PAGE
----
Friday, March 9, 2018

The Fire-and-Fury Next Time

Carl von Clausewitz, via ZenPundit.

As I've been arguing, the best thing that could have happened in the North Korea issue was that South Korea should take command of the diplomatic process, and this has happened in more spectacular form than I could have imagined, with intrepid South Korean negotiators wangling Kim Jong-un into inviting Donald Trump to hang out some time in the spring and Trump into accepting.

Congratulations President Moon Jae-in and people of the Republic of Korea, delivered, at least for what's probably quite a long moment, from the threat of devastating war! And shame on the US press for continuing not to notice them, and the real responsibility for this achievement, from Moon's New Year démarche inviting a DPRK delegation to the Pyeongchang Olympics and persuading the US to postpone the annual ROK-US military exercises, to South Korea's national security adviser Chung Eui-yong getting the invitation from Kim on Monday, passing it to our dotard emperor yesterday, and managing, as they say, to be the last person to talk to him and get the word out to the press before some courtier had a chance to change his mind, although that seems to have been Trump's own idea, as if he was afraid any delay at all might break this moment of lucidity:

Mr. Trump was not scheduled to meet Mr. Chung until Friday, but when he heard that the envoy was in the West Wing seeing other officials, the president summoned him to the Oval Office, according to a senior administration official.
Mr. Trump, the official said, then asked Mr. Chung to tell him about his meeting with Mr. Kim. When Mr. Chung said that the North Korean leader had expressed a desire to meet Mr. Trump, the president immediately said he would do it, and directed Mr. Chung to announce it to the White House press corps.
Mr. Chung, nonplused, said he first needed approval from Mr. Moon, who quickly granted it in a phone call. Mr. Trump later called Prime Minister Shinzo Abe of Japan, and the two discussed coordinating diplomatic efforts. Mr. Trump also plans to call President Xi Jinping of China.
He was afraid even to make his own announcement, or to allow his own staff to do it.

The announcement was even worse prepared than the tariff announcement, too; since Trump clearly had no idea he was going to do it, nobody else did, either, leaving the White House entirely blindsided:
The North Korea decision wasn't immune from the appearance of disarray. Speaking in Ethiopia hours before Trump, Secretary of State Rex Tillerson said direct talks between the US and North Korea were still in the distant future.
"We're a long way from negotiations. We just need to be very clear-eyed and realistic about it," Tillerson said. "I don't know yet, until we are able to meet ourselves face to face with representatives of North Korea, whether the conditions are right to even begin thinking about negotiations."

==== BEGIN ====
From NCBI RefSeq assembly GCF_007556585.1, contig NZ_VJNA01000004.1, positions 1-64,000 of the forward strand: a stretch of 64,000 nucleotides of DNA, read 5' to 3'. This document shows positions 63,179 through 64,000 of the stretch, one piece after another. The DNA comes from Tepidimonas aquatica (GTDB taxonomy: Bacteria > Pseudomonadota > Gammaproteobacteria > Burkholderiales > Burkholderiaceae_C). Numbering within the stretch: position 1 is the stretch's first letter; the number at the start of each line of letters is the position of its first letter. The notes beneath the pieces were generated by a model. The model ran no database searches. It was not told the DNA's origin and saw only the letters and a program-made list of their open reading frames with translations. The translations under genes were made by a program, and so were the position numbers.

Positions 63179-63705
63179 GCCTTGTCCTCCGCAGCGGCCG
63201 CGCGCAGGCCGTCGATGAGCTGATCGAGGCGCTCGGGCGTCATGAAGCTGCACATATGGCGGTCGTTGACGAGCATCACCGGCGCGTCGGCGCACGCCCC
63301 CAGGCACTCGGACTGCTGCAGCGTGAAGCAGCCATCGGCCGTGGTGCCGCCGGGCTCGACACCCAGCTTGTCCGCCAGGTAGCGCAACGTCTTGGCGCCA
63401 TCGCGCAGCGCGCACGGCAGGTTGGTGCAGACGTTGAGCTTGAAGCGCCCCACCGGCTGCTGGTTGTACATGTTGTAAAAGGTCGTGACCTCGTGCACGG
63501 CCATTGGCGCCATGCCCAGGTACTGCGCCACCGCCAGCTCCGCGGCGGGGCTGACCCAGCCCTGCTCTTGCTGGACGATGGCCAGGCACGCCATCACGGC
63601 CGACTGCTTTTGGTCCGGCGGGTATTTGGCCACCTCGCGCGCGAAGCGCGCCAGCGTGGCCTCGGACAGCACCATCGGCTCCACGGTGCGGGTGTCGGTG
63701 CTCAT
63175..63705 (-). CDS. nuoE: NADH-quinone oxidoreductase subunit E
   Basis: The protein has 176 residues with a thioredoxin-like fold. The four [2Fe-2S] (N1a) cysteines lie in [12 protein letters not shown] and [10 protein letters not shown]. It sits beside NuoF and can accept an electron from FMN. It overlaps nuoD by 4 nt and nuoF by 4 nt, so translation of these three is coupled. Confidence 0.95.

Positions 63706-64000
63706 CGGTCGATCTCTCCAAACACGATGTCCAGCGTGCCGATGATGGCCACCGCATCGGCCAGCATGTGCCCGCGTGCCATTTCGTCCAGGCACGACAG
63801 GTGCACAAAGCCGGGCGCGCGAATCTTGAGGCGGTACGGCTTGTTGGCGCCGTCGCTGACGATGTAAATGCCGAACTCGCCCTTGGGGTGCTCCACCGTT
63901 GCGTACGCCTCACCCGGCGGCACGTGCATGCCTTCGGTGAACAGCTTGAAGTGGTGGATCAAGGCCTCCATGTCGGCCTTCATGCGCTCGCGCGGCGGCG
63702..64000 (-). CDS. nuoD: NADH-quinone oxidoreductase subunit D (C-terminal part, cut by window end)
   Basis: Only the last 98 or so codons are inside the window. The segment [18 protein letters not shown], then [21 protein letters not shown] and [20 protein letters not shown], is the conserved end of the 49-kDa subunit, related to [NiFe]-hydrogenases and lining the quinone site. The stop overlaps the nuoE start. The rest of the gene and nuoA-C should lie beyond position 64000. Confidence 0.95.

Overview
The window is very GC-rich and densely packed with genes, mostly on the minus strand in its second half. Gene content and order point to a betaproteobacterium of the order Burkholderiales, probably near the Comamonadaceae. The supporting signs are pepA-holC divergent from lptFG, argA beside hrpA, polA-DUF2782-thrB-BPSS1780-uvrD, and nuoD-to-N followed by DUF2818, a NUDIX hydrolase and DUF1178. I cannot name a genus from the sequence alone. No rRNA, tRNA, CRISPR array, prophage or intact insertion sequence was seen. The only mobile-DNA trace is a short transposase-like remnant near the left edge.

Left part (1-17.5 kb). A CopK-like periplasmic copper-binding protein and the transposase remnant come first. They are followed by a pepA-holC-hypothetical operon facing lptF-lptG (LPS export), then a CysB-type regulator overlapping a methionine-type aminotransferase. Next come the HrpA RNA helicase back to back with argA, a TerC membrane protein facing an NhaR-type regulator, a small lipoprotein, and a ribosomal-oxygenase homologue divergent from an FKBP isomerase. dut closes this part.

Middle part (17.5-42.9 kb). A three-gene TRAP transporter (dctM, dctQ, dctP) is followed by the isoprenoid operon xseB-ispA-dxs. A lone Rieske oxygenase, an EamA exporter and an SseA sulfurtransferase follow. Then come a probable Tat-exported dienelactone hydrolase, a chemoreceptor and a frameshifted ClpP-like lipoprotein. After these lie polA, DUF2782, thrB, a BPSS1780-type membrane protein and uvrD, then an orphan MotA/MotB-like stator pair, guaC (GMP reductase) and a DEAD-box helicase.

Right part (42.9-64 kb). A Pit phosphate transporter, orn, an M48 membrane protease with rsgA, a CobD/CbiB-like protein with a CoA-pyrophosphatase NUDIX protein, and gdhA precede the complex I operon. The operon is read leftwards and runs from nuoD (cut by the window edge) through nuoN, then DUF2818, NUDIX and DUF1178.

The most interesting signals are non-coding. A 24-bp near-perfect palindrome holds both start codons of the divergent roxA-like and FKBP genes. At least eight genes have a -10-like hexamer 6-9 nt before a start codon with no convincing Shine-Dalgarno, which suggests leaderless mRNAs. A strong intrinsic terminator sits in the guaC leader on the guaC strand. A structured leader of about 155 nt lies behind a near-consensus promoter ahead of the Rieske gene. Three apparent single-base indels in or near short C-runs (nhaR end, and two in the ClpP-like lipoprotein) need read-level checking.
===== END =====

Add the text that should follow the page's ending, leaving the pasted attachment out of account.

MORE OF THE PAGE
Obviously the timing was fortunate—between the resurfacing of Stormy Daniels and the departure of Gary Cohn, just about the last somewhat respectable member of the Cabinet, the negative reception of Trump's crabby and impulsive decision to impose tariffs on steel and aluminum imports and Wilbur Ross and his soup can, the continuing tightening of the noose in the Russia investigation, and the increasing sense that the president is "unglued", he must have been pretty receptive to any proposals for making him look positive and decisive at the end of the week. It's also apparently the case that the current sanctions on North Korea really are biting, in spite of the daily reports we hear of cheating, whether it's on DPRK's exports of coal or of sophisticated weaponry. And I don't want to suggest that Americans and North Koreans haven't been doing any of the work at all (mostly the latter, judging from an NPR interview with Suzanne DiMaggio of the New America think tank, who was present for exploratory US-DPRK talks last year and observed the North Korean diplomats were more rational and focused than you might have expected, with a very clear sense of where they wanted to go, and the US ones less so). And of course victory has a thousand fathers (BBC got someone in Beijing to take credit for it on behalf of China) yada yada.

And it's not clear what's actually going to happen, for that matter. I can't see how they can climb down from having the meeting itself, at this point, though I also can't imagine where they're going to have it (maybe Dubai or the Seychelles, heh-heh), but it will certainly not produce anything close to an actual agreement on denuclearization and sanctions relief, unless there's some completely prepared Obama plan lying around. I've heard it suggested (but can't remember where) that a serious agreement will take around ten years, until a time well after the end of the Trump presidency.

Nevertheless it's an unambiguously good thing, and I naturally don't want Trump given credit for something he was tricked into. As Clausewitz ought to have said but didn't, politics is war continued by other means, and they're better means too. And South Korea deserves our primary gratitude for the work they've done to make it happen.

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